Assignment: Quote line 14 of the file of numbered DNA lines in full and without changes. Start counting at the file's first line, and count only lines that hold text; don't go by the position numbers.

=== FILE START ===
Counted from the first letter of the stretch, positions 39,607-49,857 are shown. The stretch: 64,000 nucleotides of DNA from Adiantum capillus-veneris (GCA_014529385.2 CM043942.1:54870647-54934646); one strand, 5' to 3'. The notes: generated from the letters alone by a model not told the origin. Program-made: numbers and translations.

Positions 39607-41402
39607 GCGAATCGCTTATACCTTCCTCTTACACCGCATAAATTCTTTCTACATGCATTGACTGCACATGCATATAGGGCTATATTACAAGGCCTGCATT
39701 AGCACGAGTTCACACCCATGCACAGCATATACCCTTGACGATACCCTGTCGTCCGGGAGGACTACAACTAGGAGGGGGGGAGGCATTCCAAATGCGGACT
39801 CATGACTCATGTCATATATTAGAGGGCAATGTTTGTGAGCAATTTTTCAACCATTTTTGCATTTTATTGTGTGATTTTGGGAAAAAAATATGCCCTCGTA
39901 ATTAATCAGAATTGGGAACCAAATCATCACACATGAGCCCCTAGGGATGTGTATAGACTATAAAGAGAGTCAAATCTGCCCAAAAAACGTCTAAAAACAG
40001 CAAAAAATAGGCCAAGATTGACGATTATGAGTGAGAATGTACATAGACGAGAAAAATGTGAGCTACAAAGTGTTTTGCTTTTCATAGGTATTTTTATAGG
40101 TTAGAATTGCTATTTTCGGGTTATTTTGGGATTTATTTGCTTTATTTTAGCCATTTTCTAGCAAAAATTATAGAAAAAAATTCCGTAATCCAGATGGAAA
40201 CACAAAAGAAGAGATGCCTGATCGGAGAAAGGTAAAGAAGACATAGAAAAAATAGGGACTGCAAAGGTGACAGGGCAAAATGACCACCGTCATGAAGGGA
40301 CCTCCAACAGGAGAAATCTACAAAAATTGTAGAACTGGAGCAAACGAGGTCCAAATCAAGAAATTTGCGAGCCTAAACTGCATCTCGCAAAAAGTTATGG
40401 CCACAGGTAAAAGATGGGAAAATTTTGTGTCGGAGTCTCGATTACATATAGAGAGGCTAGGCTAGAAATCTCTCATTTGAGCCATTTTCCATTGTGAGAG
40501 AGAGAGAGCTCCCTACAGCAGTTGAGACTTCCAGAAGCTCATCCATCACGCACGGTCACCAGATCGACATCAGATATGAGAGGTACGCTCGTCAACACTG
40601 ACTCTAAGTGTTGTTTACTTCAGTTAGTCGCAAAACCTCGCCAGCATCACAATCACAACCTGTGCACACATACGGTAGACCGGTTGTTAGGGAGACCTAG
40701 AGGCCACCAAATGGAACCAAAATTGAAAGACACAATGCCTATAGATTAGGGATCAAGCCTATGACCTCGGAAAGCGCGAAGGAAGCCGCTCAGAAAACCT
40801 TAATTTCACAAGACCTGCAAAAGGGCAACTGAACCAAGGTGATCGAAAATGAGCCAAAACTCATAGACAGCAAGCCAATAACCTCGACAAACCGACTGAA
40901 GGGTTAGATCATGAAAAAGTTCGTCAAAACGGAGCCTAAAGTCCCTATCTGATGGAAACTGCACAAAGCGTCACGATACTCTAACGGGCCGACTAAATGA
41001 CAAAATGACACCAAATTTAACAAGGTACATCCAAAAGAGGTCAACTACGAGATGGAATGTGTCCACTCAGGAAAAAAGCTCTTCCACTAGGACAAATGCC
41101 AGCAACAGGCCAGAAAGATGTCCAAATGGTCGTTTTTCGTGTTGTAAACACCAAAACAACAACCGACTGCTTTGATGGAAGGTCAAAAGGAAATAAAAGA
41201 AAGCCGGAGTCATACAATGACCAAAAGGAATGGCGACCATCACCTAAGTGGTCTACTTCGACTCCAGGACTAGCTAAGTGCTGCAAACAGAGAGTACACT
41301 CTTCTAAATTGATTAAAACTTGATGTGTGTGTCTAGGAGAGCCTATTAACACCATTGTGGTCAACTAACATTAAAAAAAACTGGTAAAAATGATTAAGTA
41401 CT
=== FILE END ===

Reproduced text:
40701 AGGCCACCAAATGGAACCAAAATTGAAAGACACAATGCCTATAGATTAGGGATCAAGCCTATGACCTCGGAAAGCGCGAAGGAAGCCGCTCAGAAAACCT